Brexit is "playing a role" in plans by Ford to cut more than 1,000 jobs at its Bridgend plant, according to Unite head Len McCluskey.
It is believed the car manufacturer aims to slash the number of jobs in South Wales from 1,760 to around 600 by 2021.
Speaking to ITV News, Mr McCluskey described the plan as "worrying times" for the region, and admitted Britain's decision to leave the European Union was likely to play a part.
But Mr McCluskey, who is running for a third term as General Secretary of the union, maintained he would be fighting to secure a future for the Bridgend plant.
ITV News believes that a fall in global demand and problems with efficiency - including restrictive work practices - specific to Bridgend, have brought about the proposed cull in jobs.
The Sigma engine that is built at Bridgend is exported to EU as well other global markets, including China and the United States, but is in the process of being phased out.
The new Dragon engine which will replace it will be made for Ford's European operations only, but demand is expected to be lower than for the Sigma.
Mr McCluskey said Ford had provided Unite with its plans for the next five years, embodied in which was a "significant drop in the number of jobs."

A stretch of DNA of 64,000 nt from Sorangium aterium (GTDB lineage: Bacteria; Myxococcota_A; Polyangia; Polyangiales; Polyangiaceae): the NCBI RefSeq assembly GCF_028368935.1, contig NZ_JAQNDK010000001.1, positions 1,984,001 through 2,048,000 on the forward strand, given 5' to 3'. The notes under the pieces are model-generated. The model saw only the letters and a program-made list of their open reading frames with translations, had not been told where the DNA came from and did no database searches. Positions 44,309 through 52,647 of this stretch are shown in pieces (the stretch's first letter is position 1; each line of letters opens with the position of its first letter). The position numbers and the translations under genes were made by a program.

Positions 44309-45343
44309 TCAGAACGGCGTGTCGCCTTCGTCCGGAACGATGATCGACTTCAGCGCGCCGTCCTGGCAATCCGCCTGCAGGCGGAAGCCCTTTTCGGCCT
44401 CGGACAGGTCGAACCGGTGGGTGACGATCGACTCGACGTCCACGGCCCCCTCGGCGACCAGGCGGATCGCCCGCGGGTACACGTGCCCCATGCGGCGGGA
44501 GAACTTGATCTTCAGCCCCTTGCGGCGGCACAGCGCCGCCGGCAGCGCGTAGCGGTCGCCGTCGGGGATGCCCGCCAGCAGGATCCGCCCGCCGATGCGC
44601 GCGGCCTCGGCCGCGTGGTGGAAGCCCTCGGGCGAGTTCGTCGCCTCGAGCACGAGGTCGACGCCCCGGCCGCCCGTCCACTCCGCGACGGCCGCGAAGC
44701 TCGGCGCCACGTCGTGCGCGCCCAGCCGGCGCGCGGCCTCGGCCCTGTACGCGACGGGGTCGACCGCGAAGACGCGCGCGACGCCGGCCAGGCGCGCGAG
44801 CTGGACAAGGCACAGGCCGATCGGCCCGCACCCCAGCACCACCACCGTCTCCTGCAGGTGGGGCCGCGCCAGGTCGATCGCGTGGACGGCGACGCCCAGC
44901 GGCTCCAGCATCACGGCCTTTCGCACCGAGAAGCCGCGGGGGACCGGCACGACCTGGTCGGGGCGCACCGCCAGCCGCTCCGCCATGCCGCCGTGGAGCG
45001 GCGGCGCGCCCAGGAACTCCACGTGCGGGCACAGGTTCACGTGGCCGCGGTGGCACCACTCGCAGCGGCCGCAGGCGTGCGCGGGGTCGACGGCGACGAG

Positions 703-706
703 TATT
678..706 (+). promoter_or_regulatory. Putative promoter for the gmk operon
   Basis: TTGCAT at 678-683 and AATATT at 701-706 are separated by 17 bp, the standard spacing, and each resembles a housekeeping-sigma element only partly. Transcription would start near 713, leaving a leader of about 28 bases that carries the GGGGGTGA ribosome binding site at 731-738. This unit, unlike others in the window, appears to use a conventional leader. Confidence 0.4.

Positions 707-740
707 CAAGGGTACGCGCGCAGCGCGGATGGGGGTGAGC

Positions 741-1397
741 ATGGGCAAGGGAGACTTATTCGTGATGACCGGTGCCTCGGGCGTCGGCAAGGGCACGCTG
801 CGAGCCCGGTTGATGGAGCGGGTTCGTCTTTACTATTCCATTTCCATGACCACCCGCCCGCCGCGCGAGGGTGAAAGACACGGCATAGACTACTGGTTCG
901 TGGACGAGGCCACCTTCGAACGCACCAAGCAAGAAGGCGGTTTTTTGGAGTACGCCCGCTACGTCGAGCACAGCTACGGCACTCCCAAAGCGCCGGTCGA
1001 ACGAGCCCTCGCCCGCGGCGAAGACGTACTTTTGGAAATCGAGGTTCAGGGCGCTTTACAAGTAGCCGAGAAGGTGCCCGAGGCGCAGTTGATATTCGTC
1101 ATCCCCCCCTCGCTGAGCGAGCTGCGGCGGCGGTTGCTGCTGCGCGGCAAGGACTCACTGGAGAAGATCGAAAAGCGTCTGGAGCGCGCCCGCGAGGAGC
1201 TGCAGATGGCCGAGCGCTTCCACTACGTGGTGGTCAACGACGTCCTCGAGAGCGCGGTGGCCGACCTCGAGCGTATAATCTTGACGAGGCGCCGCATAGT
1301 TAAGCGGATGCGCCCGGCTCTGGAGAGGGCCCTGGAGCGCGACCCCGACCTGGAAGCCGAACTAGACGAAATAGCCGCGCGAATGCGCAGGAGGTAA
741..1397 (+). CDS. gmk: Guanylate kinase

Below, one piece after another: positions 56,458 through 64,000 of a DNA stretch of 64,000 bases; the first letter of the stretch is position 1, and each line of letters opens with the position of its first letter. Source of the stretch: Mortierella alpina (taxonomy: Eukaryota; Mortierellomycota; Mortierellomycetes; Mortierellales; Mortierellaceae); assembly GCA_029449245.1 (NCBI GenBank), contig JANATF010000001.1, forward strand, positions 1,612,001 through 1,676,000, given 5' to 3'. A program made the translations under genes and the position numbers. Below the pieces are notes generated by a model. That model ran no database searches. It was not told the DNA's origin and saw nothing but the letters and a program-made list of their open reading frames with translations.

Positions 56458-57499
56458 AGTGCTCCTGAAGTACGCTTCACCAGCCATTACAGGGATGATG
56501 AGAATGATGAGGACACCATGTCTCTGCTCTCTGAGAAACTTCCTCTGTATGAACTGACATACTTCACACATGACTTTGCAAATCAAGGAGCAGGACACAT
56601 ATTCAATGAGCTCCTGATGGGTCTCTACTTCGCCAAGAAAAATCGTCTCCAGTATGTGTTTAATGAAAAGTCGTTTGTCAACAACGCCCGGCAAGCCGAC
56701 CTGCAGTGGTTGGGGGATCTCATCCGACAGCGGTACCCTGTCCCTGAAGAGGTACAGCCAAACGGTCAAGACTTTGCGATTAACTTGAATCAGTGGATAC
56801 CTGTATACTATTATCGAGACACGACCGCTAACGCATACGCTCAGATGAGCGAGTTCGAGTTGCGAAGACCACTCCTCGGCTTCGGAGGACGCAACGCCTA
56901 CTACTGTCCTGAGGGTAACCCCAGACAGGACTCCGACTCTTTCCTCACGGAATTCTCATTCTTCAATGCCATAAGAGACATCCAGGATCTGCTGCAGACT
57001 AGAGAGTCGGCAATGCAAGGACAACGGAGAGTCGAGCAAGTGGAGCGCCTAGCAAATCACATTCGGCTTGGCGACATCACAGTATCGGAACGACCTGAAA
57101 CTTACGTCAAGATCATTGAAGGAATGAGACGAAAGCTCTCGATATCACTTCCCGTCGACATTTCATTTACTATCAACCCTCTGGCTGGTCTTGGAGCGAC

The 66-year-old said the plan was a sign of "worrying times" for the region, adding: "I'll be asking the Ford management when we meet them to explain this, to go into more detail."
He continued: "Our message is clear: Ford has got a duty to commit to the workforce in Bridgend and how important it is to the whole of South Wales."
He said Unite's message was getting through to Ford, but warned he would need to have some "hard words" with its management.
Mr McCluskey said he would be deeply involved in upcoming negotiations and would be fighting for a "continued future" for the region.
"It's [the message] certainly been getting through. We'll know whether they're listening or not when we continue with the discussions today," Mr McCluskey said.
He added: "The importance of Bridgend to the whole of the south Wales economy is well-known."
Mr McCluskey said: "There's no doubt that Brexit plays a role in this and that's why we're in discussions.
"The good news is, of course, this isn't happening next week. There's a three-year period in terms of the transition from the Sigma engine to the new Dragon engine."
He added: "Let's hope we can secure some kind of deal that gives a future to the Bridgend plant.
"We'll be fighting for their future and the future of this community."
Meanwhile, Theresa May has said the Government is continuing to talk to the car giant over the threat of job cuts.
Mrs May said she wants to help prolong the car-maker's success.